Some in the education community were surprised by the amount of press coverage the report received and interpreted the study as simply reinforcing the existing body of pre-k research. While the study does build on Heckman’s previous analysis of the health benefits of the same two programs, what many people don’t understand is that Heckman is examining intensive early childhood programs which served children from eight weeks old through age five, not one or two years of pre-k programs. This misunderstanding reinforces Heckman’s argument that public discussion has ossified around the idea that public pre-k for four year olds is the best solution to ameliorate the effects of childhood poverty. In fact, that is not true. Heckman’s reseach shows more intensive early childhood programs produce even more dramatic impacts which persist into adulthood.

Heckman’s latest study analyzes the lifetime impact of two early childhood programs from the 1970s: the Carolina Abecedarian Study (ABC) and Carolina Approach to Responsive Education (CARE), which served disadvantaged children from 8 weeks to age five. Heckman and his co-authors examined the long-term impacts of the programs across multiple dimensions, including education level, personal earnings, parental earnings, crime, and health effects. The study finds that the program produced a 13% rate of return (or $6.30 for every $1 spent). This return includes reduced crime, better health effects (lower rates of diabetes, heart disease, high blood pressure, etc.) higher education levels and higher incomes for the participants and their parents. Previously, Heckman found that the Perry Preschool program (which served disadvantaged three- and four-year-olds) produced a 7-10% return. Along with a higher return on investment, the new ABC and CARE analysis finds graduates had higher IQs at age 21 than control group counterparts. In comparison, the participants in the Perry pre-k program did not display lasting IQ effects in adulthood. No pre-k studies have shown lasting IQ effects without fadeout. Therefore, this new research reveals that early childhood programs that start early have a greater impact than pre-k programs.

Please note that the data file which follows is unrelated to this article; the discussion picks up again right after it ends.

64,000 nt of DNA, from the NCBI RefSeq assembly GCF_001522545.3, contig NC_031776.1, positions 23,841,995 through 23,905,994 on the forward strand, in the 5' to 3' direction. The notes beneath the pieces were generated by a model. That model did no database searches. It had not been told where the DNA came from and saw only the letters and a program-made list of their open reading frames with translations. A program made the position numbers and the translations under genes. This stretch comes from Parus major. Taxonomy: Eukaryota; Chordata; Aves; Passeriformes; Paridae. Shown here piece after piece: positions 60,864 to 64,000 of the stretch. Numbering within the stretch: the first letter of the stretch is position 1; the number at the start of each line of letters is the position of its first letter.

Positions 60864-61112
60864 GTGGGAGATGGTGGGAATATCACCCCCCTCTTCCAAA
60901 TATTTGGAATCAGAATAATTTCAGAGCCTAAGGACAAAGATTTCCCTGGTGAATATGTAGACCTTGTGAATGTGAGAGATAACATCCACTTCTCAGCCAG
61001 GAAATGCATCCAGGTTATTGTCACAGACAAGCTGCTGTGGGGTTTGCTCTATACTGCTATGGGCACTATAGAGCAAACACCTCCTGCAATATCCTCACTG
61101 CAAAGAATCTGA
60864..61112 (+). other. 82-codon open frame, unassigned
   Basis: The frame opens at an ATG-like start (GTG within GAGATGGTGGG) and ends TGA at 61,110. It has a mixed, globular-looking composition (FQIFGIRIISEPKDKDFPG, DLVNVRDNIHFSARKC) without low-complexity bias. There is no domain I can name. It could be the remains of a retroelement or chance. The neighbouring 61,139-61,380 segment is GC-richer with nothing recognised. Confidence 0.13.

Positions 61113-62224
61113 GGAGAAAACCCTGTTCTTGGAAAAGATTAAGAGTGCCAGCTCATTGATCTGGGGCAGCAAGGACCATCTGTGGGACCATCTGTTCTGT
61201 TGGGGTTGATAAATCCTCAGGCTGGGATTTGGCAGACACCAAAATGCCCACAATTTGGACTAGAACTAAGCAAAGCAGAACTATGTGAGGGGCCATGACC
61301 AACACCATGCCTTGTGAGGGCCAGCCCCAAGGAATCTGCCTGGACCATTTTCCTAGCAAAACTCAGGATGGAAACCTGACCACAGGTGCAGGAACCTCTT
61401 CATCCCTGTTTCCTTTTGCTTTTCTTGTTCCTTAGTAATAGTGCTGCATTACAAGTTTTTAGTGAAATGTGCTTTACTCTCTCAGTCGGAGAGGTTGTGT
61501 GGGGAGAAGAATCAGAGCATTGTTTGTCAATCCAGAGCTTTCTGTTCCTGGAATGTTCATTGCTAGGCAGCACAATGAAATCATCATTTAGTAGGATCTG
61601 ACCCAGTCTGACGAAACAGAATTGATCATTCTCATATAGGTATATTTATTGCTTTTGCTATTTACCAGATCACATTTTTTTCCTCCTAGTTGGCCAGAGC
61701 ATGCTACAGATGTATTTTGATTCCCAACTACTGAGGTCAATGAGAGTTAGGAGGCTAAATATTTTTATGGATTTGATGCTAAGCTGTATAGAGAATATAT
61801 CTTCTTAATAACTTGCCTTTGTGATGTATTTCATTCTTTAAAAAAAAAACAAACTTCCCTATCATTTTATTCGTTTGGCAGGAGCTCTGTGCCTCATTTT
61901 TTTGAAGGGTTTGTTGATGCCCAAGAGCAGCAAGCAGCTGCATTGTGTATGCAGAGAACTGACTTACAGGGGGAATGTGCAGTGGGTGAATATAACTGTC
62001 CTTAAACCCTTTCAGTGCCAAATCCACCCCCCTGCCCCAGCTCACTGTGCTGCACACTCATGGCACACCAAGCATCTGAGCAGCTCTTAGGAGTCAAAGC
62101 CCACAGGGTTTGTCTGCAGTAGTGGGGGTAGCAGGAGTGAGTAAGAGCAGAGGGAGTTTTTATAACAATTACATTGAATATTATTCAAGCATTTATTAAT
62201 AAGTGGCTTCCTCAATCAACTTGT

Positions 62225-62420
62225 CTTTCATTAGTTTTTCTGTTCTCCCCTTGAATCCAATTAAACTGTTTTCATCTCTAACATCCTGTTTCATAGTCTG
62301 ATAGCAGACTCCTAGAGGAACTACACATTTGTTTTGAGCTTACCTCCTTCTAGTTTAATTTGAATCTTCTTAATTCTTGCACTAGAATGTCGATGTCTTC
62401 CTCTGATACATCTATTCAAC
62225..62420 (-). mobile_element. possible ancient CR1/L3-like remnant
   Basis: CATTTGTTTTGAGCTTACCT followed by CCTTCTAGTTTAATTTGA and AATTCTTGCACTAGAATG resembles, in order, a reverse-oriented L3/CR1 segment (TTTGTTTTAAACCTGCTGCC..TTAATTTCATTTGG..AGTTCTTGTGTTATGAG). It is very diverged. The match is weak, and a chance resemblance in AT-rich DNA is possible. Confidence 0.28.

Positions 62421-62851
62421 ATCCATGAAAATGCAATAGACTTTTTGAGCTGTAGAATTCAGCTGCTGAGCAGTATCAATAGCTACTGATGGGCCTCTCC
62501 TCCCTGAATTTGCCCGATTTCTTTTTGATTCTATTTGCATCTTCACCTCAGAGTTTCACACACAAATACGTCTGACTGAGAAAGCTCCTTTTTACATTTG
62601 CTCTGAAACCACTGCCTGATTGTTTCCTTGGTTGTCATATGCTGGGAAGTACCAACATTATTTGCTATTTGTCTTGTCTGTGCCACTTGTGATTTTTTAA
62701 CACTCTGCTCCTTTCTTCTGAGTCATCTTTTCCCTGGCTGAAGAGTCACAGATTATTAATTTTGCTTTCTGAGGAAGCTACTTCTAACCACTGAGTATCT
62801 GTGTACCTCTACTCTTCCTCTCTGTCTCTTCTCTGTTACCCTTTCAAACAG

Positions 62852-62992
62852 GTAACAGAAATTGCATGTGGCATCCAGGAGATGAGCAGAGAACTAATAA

This is not a particularly surprising finding. More intensive interventions are more likely to positively impact a child. This explains why children who spend two years in pre-k make greater gains than those who attend for only one year and why children in full-day programs make greater gains than those in half-day programs. Additionally, we know life cycle skill formation is dynamic in nature and that skill begets skill.